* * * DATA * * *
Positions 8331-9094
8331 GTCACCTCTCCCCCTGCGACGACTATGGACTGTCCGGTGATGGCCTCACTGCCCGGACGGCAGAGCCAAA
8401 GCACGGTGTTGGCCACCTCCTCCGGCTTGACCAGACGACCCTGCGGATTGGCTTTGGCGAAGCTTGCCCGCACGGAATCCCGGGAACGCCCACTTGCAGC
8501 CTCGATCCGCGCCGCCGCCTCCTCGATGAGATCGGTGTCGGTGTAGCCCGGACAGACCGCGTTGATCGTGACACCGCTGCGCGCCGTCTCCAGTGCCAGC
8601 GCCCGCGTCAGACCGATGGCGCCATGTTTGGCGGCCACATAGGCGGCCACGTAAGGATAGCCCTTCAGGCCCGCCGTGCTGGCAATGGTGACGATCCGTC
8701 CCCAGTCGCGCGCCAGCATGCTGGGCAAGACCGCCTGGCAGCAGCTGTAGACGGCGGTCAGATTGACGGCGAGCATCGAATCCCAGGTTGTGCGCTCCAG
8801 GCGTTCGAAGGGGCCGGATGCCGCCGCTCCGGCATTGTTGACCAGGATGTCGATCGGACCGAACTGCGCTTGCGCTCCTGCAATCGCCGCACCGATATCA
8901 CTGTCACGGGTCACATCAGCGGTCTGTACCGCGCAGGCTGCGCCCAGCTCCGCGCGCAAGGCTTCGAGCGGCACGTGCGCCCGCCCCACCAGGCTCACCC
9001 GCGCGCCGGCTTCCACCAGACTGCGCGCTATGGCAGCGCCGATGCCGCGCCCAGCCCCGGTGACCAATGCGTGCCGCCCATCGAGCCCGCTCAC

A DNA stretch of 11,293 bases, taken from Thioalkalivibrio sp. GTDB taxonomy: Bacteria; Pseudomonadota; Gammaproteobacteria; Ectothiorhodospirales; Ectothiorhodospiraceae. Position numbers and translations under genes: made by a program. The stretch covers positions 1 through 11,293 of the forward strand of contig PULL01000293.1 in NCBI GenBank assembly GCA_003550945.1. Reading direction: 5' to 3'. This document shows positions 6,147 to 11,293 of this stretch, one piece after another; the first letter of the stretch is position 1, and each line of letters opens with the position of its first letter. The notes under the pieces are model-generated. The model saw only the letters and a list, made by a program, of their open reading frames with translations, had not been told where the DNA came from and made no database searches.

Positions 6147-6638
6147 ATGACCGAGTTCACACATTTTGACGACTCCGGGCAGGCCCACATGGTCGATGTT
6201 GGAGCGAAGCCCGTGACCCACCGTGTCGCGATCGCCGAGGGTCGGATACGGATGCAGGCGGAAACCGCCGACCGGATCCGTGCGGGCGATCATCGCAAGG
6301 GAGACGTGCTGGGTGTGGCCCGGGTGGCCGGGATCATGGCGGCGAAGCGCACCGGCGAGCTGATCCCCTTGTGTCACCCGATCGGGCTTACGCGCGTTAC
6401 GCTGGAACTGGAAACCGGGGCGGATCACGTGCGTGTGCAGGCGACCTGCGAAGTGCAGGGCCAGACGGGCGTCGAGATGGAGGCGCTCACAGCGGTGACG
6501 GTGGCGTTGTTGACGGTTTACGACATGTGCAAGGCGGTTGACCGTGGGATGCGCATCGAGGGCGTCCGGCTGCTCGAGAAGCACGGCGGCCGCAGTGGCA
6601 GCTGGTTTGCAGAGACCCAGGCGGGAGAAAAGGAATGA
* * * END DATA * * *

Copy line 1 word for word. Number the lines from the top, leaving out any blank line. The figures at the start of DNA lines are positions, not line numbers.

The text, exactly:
Positions 8331-9094